Bergman: When someone hears “cedarwood oil,” they are probably imagining something like olive oil or coconut oil. However, producing concentrated oil from cedarwood is a highly industrialized process.
Within the cedarwood-oil category, there is low viscosity, [which is] commonly used for wood treatments; medium viscosity, used for aromatherapy and perfumes; and high viscosity, [or] scientific-grade, used in research as an immersion oil for high-resolution microscopy work and for emerald clarity enhancements.
What types of enhancements do Colombian emeralds undergo?
Giraldo: Right now, most of the Colombian emeralds are sold in China. What they really want [there] is only minor or insignificant or no clarity enhancements. There are only three types of treatments in Colombia: resin (liquid), hardener with resin, and oil. Ninety percent of emeralds are enhanced with liquid resin, maybe 10% with hardener resin, and 3% to 4% are oiled.
The difference between liquid resin and hardener resin is [that] a hardener is introduced [to the latter type, which is then] used for extremely fractured rough emeralds that would be impossible to cut without [it]. The advantage with liquid resin is that it is a more stable filler compared to oil, and when necessary, it can be removed.
The main thing is always to disclose the product used and the amount of enhancement.
Why do gem labs occasionally report a combination of oil and resin in an emerald’s fissures?
Bergman: Before I answer that, one thing people are not talking about is that there is a lab-manufactured, high-viscosity, synthetic cedarwood oil which is half the price of the natural cedarwood oil, but nobody distinguishes between the “naturally occurring but industrially extracted” cedarwood oil and the synthetic one.
My experience is that most of the emerald dealers around the world, when they have “cedarwood oil only” treated gems, must re-treat them frequently. We are talking about flying [the gems] from Bogota to Los Angeles. The air pressure and temperature changes impact the filler, causing it to leak out, and the emeralds must be re-treated. In comparison, liquid resin is far more stable, but the problem is that it can be quite difficult to remove the resin and re-treat the emerald with oil only, which is one of the reasons we get reports stating that the filler is a mix of both oil and resin.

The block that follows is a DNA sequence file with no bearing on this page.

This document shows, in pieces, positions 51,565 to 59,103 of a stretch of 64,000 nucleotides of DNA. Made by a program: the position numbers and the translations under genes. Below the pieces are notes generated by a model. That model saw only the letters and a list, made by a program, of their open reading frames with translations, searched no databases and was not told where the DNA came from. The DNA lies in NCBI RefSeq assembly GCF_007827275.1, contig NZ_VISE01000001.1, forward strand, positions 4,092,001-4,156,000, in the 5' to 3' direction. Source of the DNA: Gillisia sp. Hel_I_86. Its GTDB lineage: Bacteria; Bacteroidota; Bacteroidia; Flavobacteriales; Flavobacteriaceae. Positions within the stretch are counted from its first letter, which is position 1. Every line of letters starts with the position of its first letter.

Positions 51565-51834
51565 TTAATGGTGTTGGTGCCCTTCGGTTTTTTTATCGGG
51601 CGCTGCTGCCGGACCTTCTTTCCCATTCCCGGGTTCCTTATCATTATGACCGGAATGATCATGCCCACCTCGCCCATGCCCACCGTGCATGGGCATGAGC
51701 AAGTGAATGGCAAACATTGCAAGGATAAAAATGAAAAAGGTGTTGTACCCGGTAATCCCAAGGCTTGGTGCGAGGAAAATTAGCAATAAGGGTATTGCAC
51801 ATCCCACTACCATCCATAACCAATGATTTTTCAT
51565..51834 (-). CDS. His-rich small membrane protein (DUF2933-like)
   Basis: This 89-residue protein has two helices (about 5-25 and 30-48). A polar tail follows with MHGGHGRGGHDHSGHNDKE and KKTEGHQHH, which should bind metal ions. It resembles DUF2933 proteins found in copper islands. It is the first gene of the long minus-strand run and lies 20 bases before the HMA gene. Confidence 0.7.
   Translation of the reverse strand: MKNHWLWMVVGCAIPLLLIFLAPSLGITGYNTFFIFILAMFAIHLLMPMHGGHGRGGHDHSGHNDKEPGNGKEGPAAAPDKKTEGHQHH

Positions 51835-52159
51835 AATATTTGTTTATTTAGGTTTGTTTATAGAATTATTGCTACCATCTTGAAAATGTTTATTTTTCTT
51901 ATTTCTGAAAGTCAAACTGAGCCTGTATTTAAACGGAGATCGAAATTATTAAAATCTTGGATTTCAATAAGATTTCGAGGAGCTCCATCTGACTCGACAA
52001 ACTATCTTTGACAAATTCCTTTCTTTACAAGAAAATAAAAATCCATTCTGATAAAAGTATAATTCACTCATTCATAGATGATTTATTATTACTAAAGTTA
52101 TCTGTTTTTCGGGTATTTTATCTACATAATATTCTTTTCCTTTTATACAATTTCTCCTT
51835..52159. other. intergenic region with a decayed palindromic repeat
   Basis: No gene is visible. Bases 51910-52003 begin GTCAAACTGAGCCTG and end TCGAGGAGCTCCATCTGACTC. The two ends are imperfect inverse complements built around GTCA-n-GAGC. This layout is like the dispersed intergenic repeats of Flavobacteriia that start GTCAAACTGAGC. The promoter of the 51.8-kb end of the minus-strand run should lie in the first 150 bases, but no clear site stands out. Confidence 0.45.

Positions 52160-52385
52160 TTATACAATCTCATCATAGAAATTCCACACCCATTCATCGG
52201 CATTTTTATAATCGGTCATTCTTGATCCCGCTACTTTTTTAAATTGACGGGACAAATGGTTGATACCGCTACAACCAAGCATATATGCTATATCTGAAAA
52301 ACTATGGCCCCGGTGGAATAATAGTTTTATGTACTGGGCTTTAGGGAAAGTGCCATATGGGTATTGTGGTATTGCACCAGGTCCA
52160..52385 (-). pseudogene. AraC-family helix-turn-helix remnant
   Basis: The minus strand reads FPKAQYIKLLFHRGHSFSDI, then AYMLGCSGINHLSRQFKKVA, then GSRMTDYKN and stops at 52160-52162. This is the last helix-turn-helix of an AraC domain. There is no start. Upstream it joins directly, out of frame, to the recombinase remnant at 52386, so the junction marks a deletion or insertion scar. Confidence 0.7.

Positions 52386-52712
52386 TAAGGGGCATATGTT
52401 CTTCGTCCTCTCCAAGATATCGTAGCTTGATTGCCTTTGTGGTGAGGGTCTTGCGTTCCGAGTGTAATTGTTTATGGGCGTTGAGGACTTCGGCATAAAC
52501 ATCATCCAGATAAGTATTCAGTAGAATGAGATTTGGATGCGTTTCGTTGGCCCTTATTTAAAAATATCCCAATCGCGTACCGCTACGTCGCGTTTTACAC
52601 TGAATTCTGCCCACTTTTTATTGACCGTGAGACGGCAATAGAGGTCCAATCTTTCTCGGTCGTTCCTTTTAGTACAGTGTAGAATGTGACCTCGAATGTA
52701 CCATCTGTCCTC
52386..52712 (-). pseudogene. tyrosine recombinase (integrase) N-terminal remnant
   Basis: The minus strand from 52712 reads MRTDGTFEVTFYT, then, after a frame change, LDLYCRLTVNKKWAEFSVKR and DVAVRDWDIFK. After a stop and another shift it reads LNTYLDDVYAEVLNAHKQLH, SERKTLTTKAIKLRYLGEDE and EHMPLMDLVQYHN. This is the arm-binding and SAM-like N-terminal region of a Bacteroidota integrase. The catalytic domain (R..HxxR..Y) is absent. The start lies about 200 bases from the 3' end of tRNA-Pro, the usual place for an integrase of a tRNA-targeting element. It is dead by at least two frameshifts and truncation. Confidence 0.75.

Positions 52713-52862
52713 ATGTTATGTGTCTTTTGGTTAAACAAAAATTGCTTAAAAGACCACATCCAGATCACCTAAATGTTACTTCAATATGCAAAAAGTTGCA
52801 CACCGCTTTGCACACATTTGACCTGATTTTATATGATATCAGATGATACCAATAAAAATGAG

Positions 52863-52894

A further complication in the last decade is that Colombians have started mixing 10% high-viscosity cedarwood oil with 90% liquid resin, a product they have nicknamed “Ten Noventa” — noventa being the
Spanish word for 90.
When it comes to Zambian emeralds, liquid resin is predominantly being used, and for certain low-grade emeralds, a product called Joban, which is a green-colored oil, is applied in Jaipur.
What is the industry missing when it comes to educating customers about emeralds?
Scarratt:: When we buy a pair of trousers or a cashmere shawl, the garments come with care labels or washing instructions. But [with] emeralds — which may be worth a few thousand or a few hundred thousand dollars, if not more — clients are not given proper information on how they should care for their emeralds.
For example, if the emerald has been oiled, then the dealer should inform the customer that it is likely that the oil will leach out, particularly if they are traveling to a hot climate. Don’t go into the sauna with an emerald. So long as you inform people, the customer won’t have any problems.
Main image: Colombian emerald’s treatments seen at the Swiss Gemmological Institute. (SSEF)
This article is from the November-December 2023 issue of Rapaport Magazine. View other articles here.